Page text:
- Starting Out
THIS IS A STORY about belonging. This is a story shaped by my companionship with my dog, Catfish. This is a story about a need to rescue, a story seeking words to remedy voicelessness, a story of mothers and children. It is the story of how addiction betrays and drains us and how we keep on loving, about the terror of letting go. It is a story about how we might become lost, the miraculousness of not becoming lost. By the end of this telling, I have become a grandmother with a little girl living in my first house. We are beginning. There are new dogs and Catfish is a memory that still fills me with solace and longing. If there is a heaven, I hope to walk there with him again like we walked all over this country together.
There are so many places where this story could begin, so many highways. Let’s start on I-10, head from Tucson to Alamogordo. That’s what I did when I finished my MFA at the University of Arizona in the ’90s, with all the things that belonged to my twelve-year-old daughter and I packed in a container on top of the car and in the trunk, lodged around crates containing our beloved cats, the black cat and the calico, Boo and Gettie. Everything we owned except for a few larger things my brother had hauled for us a month earlier, to store until we were ready. We leave a couch, our beds. I am optimistic about being able to refurnish. The plan is to stop in Alamogordo and then get on I-20 to head for Mississippi because there are some things I want to find out.
When I get to Alamogordo, they upgrade the U-Haul for free and I regret what I abandoned to save money and space but I am moving forward as I look back. I am a person who wants to belong but I also know how much I need to learn to let go. When my daughter and I pick up the U-Haul, we have to tie boxes and chairs to the walls so they don’t rattle around too much in all that empty space. We nestle kitty crates back there for Boo and Gettie. We keep the air conditioning up high and the window cracked behind us. We tow my Mitsubishi behind. All up the mountains, through Cloudcroft and on down through Hobbs and through barren West Texas, all through the green of East Texas and Louisiana, I worry about getting in a tight spot and having to back up, which will mean I have to unhook the car and hook it back up. After we rest in Jackson, where I was born but my family never lived, we’ll go to the house in Brookhaven where Daddy was born and talk to his mother sitting on that porch with the magnolia blossoms and leaves falling around us. We’ll go visit my mother’s sisters in Summit. I’ll find out about my mother. I’ll find out about my grandmother’s sister, Lavelle, who had been institutionalized in the State Mental Hospital for most of her life. I want the stories of the women who came before me. Gathering them is the plan.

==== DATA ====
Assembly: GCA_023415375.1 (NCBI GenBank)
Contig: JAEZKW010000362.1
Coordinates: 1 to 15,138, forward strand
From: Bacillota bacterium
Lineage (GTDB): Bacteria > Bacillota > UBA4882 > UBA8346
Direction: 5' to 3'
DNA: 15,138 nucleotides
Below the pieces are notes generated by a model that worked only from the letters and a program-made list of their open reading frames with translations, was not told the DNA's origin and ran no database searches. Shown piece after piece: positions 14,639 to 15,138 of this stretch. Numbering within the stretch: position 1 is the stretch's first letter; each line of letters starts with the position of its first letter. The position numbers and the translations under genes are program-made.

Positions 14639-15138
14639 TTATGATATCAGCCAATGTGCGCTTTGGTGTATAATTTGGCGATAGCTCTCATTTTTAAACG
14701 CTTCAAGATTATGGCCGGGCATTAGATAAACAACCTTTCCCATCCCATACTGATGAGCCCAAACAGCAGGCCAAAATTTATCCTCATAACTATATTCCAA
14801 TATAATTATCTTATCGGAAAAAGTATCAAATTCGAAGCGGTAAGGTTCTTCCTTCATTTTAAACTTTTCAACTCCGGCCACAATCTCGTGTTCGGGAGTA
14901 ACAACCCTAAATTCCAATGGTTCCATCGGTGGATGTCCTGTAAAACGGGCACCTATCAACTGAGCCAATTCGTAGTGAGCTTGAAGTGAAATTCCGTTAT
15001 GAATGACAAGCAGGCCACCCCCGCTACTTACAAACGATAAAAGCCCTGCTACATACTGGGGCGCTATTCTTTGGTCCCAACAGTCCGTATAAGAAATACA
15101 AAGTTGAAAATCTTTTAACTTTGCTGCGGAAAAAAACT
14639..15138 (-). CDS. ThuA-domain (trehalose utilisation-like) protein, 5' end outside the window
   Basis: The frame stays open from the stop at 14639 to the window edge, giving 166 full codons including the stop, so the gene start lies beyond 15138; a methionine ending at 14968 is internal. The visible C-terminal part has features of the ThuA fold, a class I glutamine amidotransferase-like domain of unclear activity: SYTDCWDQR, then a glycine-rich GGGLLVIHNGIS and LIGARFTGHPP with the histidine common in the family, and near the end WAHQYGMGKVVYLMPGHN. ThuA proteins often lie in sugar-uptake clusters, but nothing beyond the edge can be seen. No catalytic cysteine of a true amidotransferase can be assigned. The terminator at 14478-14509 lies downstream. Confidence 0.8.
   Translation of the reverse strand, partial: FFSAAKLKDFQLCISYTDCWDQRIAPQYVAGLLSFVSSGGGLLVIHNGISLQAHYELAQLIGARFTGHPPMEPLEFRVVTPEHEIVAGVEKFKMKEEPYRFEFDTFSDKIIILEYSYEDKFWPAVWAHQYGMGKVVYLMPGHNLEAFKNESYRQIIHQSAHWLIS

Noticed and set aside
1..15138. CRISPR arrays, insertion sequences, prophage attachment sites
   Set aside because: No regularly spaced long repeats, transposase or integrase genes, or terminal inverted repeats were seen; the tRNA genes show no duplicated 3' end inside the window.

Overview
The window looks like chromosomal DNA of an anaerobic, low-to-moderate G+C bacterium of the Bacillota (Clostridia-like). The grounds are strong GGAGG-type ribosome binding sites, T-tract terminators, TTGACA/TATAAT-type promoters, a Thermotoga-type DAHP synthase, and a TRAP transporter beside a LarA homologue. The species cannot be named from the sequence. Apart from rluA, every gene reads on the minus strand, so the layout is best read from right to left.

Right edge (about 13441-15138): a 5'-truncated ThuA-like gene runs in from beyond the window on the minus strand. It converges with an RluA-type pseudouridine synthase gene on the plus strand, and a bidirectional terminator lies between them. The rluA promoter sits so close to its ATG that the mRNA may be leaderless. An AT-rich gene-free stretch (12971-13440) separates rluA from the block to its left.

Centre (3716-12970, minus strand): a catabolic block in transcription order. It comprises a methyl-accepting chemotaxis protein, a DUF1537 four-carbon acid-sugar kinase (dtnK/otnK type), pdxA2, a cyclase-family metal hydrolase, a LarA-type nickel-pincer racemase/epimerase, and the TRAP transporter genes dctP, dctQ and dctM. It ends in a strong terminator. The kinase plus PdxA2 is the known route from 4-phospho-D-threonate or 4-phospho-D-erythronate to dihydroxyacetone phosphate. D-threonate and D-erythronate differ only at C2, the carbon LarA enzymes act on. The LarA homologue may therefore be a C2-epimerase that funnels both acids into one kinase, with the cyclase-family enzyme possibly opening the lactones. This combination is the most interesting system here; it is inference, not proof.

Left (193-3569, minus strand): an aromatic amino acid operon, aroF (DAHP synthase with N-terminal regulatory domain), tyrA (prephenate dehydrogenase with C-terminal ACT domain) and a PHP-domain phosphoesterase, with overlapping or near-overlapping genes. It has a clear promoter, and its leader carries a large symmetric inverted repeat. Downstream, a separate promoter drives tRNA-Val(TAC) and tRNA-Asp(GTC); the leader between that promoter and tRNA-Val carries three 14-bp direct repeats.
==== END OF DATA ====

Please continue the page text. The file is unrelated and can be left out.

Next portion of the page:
I set out on the road wanting to discover who shot my mother when she was seventeen, shot her in the head and took so much of her story away in that moment. All my life I had been given shards of the truth and lies and misrememberings and I believe if I have answers to what happened in this singular moment, it will bring some wholeness. I want to understand the what and why of the secrets. Then she and I might be free of something. I might know how to protect my own daughter and my younger brothers from the insidious workings of those secrets. That moment in my mother’s life took so much of her power away. I have come to believe a mother’s power might transform both daughters and sons, and that power comes from finding a narrative of truth, finding a pattern for those shards that even allows for what might forever be missing.